The long-awaited national guidelines on the design, development and management of nature play areas written by Robin Moore, noted professor of landscape architecture and head of the Natural Learning Initiative (NLI) of North Carolina State University, have been released this week.
The movement to connect kids to nature and the outdoors has surged in recent years. Inspired by seminal thinkers such as Richard Louv in his ground-breaking book, “The Last Child in the Woods,” parents, educators, and parks and recreation professionals have seen the need to allow kids to have unstructured free-play time in nature. Sending kids off to play in the woods, however, may not be feasible or realistic, but providing safe, managed, natural play and learning places is an ideal solution for parks, schools and neighborhoods.
But how do you provide safe natural play places?
This is the question that co-leaders Robin Moore and Allen Cooper of the National Wildlife Federation along with a blue-ribbon steering committee, including NRPA, tackled in developing the new guidelines, Nature Play & Learning Places: Creating and Managing Places Where Children Engage with Nature.
Traditional playgrounds have been great places for kids to play, and considerable thought and care goes into the design of safe, durable and attractive play equipment. But parents and parks leaders want more. They want a better way to allow unstructured play in ways that help kids make a true connection with the natural world, but the design and development of such areas presents daunting obstacles.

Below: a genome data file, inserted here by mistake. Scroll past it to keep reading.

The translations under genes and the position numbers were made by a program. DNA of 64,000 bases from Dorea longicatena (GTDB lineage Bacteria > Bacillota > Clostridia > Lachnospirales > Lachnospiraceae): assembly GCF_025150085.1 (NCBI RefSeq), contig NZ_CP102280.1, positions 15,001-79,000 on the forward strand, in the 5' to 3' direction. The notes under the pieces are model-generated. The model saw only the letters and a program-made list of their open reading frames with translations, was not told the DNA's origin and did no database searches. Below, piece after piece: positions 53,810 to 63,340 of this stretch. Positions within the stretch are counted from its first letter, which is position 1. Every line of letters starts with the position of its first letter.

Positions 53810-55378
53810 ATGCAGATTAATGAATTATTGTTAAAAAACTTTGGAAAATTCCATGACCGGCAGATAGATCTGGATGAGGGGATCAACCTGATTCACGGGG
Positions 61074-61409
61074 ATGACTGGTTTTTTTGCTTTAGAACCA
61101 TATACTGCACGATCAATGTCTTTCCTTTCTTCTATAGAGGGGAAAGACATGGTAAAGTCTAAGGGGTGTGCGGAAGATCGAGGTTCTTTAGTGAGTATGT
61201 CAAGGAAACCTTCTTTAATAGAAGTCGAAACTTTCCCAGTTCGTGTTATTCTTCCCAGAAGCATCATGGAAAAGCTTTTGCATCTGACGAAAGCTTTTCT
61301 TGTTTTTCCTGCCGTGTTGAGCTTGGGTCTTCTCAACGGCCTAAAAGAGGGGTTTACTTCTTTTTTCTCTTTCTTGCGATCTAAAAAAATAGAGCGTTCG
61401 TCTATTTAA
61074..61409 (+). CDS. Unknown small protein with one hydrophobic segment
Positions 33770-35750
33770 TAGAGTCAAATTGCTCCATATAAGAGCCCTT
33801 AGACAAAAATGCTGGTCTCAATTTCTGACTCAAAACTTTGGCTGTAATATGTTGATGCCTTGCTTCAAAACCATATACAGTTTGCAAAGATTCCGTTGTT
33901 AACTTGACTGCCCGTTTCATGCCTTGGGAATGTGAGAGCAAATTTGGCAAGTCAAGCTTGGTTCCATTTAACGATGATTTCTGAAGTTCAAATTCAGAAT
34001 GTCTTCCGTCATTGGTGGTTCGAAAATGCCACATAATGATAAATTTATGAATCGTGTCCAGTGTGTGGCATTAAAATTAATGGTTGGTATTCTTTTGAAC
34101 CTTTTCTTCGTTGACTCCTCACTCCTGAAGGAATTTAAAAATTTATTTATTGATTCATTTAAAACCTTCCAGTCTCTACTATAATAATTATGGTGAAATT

What is the right area to choose?
What kind of “natural” play structures are safe?
What are the hazards and risks in developing such nature play areas?
How do you maintain and care for natural play areas?
All these questions and more are answered in the definitive new guidelines. The 192-page illustrated manual is available for free download, and it provides not only design principles and management suggestions, but many examples of quality nature play places.
Park and recreation managers, park planners, landscape architects, environmental educators and many others now have a comprehensive set of well-thought out guidelines to guide design, development and management of nature play areas. A number of park and recreation agencies may have been reluctant to begin development of nature play areas because of concerns regarding hazard, risk, and liability. These issues are treated thoroughly in the guidelines. Many other aspects of design, development and management are covered extensively.
NRPA members will see many areas of concern and priorities of parks and recreation reflected in the guidelines. A number of NRPA members and staff participated in their development and served on the steering committee and several technical advisory committees. The scope of the guidelines is more fully examined in the September 2014 issue of Parks & Recreation Magazine.
These guidelines will be invaluable to the park and recreation profession, and will give park agencies new resources to develop their own nature play places with confidence.
If you are responsible for developing and managing play areas, connecting kids to nature and the outdoors, or just if you have a general interest in innovative new strategies for play, you will want to download and check out the new guidelines.
How do you think the new natural play places guidelines will shape the future of play for children? Share in the comments below or tweet us @NRPA_News.
Richard J. Dolesh is NRPA's vice president for conservation and parks.